Are our children nothing?

by Claudia Ravaldi

In the first issue of 2010 of Vanity Fair magazine, a report on perinatal death was published. The service is accompanied by the images of Giovanni Presutti, taken from the photographic project “Piccoli Principi” of which we have already spoken. The magazine’s chief editor of stories, Silvia Nucini, interviewed six of the couples who had participated in the photographic project and collected their stories, dedicating a page of her article to each one. Six pages in one of the most important weekly magazines in our country.

It doesn’t matter that we tell you how rare and special this occurrence is. Since CiaoLapo has existed, we have been trying to break through the wall of indifference, false modesty and true fear that characterizes the media of our country. And now a photography artist and a high-level journalist (used to interviewing the so-called “bigs” of entertainment and culture around the world) lend their professionalism to the promotion of culture on perinatal mourning in our country.

We are really very satisfied and we sincerely thank Giovanni and Silvia.

Anyone wishing to leave a comment or thank Silvia Nucini can do so on her official blog:

Those who have not had the opportunity to buy the magazine can download the article in pdf here:

From Silvia Nucini’s Blog

It happens to many, it happens often, but it is not said, because – come on – it is better not to think about it. And down a pat on the back, a half hug, and the magic formula: “You’ll do another one!”

I know a few women who have lost a baby in pregnancy, some at the beginning, some at the end. It doesn’t make that much of a difference, too, because pain intensity isn’t measured in weeks of gestation. Thinking back to them now, after writing the piece you will find in Vanity Fair n.1-2010 (Are our children nothing?) I think of all the bullshit I said, downcast eyes, embarrassment.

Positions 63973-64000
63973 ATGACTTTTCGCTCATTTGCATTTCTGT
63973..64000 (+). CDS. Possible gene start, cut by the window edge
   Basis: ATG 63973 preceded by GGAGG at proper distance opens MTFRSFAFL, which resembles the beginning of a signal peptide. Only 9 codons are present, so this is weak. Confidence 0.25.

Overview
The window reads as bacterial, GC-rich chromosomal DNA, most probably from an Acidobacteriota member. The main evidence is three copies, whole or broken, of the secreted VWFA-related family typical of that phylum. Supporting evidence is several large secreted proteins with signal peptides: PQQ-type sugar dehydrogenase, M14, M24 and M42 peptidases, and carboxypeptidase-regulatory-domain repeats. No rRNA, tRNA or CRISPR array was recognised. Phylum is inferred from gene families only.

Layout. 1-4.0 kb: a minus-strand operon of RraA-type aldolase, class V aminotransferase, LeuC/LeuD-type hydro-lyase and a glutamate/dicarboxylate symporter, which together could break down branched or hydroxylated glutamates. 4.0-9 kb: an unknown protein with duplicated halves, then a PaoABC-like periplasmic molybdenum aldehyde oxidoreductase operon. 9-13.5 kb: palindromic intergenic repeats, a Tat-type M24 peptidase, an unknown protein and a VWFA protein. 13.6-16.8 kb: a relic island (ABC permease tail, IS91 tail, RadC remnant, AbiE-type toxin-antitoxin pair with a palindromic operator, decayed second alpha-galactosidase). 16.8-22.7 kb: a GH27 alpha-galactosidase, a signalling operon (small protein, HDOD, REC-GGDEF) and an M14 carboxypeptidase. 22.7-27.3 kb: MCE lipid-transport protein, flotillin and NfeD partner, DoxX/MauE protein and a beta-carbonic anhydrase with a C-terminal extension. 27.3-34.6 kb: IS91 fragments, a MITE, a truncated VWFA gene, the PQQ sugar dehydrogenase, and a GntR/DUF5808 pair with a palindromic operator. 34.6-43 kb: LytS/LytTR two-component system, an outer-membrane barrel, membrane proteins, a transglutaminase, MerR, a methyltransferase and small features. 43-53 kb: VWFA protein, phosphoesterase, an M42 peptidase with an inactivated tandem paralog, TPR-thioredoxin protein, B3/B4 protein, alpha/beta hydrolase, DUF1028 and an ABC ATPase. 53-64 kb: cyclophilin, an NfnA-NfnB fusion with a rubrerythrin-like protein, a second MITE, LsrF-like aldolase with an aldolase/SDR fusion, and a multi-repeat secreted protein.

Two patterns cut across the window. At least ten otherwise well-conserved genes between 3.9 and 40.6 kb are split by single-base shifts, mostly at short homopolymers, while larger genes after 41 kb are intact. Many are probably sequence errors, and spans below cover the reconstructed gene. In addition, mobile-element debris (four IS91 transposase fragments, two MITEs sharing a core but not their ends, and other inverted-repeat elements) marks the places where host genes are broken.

Francesca, Flavia, Silvia, Gina, Claudia and Roberta, the “special mothers” I met for the report on perinatal bereavement – different stories, some with more, some with less pieces in hand to put back together – they wanted to talk to me about their children who are no longer there, they did it with bright eyes, a smile on their lips. The tears fell thinking about people’s insensitivity, the bubble of silence in which people closed them afterwards. Since when does silence make you forget? And then, why do we always have to forget?

A separate discussion deserves the medical staff who deal with abortions and stillbirths. One pregnancy every 300 is not successful, so we can no longer say that they are such exceptional cases as to catch unprepared those who, prepared, should be so, if not for the humanity that the job that has been chosen requires, at least by contract.

I chose not to mention the names of the doctors and hospitals these women stumbled upon and I also chose to omit many details frankly unworthy of their hospital admissions, but that Claudia’s baby, being born, did not have two hands ready to take it with a gesture of love and dignity that is due to the living as well as to the dead is an image that will never get out of my head again.

Enjoy the reading.

Maybe not easy, I know.

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